AVOID STOCK CARD STOCKAnderson points out that the quality of card stock can affect the printing quality, such as how flat the cards are or whether the stock is matched correctly to the printing ribbon.
â€œI have to give card manufacturers credit,â€ admits Smith of DataCard. â€œThey have done a good job of improving. Our designs take into account that cards arenâ€™t always perfectly flat. Our printers and supplies have an intelligent RFID matching so the printer can adjust appropriately for the supply we have and eliminates those kinds of issues.â€
More of an issue is bending after thermal processes used to bond laminates or holographic film, Smith maintains. â€œWhat can happen is the final result can end up bowed, unless you have some special features that eliminate that, so we design that in so it counteracts the tendency to bow and flattens it back out, and thatâ€™s something not everyone offers.â€
Selling products that are field-upgradeable can give security dealers and systems integrators opportunities for additional sales. â€œShow them a possible road map for future security enhancements,â€ Anderson suggests. â€œThis is where they can show the expandability of the product theyâ€™re selling.
â€œSupplies always offer to the integrator a way they can increase their interaction with the customer,â€ he notes. â€œEvery time you sell replenishment supplies to the customer, thereâ€™s a customer touch point, so you can come back and remind them of security enhancements.â€
Sidebar: Add-ons Can Be More ProfitableWith hardware mark-ups shrinking as customers buy on the Internet, Jim Burditt, vice president of sales for the Americas for CIPI, Burlington, Mass., has another suggestion.
â€œIâ€™ll tell you where margins continue to erode â€”- on the hardware,â€ Burditt emphasizes. â€œThere are some customers that are just looking to replace their printer. They can do that on the Web by shopping for price.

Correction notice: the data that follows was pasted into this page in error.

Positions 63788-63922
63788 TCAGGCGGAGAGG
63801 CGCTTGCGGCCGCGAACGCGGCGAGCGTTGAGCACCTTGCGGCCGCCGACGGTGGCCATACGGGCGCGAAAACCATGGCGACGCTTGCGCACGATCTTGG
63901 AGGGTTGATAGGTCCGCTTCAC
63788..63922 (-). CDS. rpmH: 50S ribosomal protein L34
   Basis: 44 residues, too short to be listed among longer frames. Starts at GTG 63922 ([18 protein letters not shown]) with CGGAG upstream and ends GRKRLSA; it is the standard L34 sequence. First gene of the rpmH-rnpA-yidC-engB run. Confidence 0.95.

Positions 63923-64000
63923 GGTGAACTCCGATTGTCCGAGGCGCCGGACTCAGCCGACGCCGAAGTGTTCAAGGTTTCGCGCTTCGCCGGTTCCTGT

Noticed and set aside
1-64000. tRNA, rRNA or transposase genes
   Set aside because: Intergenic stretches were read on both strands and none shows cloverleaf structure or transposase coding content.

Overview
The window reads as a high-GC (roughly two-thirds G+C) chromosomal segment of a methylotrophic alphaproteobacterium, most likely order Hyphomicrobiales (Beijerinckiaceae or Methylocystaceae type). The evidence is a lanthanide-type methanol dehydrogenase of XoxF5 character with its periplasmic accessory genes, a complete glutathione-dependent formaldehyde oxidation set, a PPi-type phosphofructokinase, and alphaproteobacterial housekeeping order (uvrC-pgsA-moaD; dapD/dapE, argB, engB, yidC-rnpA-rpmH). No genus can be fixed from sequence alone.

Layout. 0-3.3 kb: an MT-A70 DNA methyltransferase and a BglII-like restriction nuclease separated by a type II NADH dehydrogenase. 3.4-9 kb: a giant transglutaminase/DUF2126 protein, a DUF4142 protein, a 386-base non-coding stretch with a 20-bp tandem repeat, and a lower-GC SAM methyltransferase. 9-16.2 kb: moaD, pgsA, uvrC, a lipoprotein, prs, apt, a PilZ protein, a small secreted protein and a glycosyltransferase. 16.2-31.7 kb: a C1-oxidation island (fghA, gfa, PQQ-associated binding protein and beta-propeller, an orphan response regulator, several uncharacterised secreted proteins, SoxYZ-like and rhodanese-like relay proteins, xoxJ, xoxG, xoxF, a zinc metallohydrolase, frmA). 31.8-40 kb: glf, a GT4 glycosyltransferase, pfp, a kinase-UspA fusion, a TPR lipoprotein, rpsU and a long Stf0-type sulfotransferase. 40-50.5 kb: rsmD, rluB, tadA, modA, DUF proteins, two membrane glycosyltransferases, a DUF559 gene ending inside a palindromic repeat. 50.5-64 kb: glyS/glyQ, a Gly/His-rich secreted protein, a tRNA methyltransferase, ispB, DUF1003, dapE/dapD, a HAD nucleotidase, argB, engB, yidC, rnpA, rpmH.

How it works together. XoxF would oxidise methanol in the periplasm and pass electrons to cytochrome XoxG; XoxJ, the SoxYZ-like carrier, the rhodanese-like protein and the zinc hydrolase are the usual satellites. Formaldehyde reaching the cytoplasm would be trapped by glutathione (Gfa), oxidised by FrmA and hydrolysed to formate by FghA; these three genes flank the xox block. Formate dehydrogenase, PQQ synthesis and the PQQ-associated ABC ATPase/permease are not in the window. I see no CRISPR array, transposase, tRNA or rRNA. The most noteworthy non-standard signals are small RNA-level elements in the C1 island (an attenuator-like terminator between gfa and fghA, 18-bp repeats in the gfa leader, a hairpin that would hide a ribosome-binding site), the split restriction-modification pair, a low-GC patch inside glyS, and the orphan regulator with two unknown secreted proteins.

â€œPrinters are becoming commodity items,â€ he insists. â€œItâ€™s getting harder and harder for our dealer base to get out there and sell value.â€
But dealers who are looking for incremental revenue are selling add-on attachments like lanyards for ID cards. â€œOur margins on our components are so much better that dealers are starting to take notice,â€ Burditt maintains.
Custom lanyards are pushing the price per employee for attachments past $2, Burditt asserts. â€œWhatâ€™s happening now is marketing departments have taken notice of employees wearing ID badges,â€ he relates. â€œâ€˜If all employees are going to walk to the mall, we want them to look good,â€™ they think.
â€œThat business has certainly taken off for our dealers, and that also is true of visitor lanyards,â€ Burditt maintains, which he sells in red so visitors can be spotted easily.
Sidebar: For a Smart Solution, Combine Physical and Logical AccessFor companies that want to provide physical and logical security for their employees, hybrid card systems may be most effective, suggests Ed MacBeth, senior vice president, business development, at Active Identity, Fremont, Calif., which provides open-platform, employee ID card software that supports the leading vendorsâ€™ cards.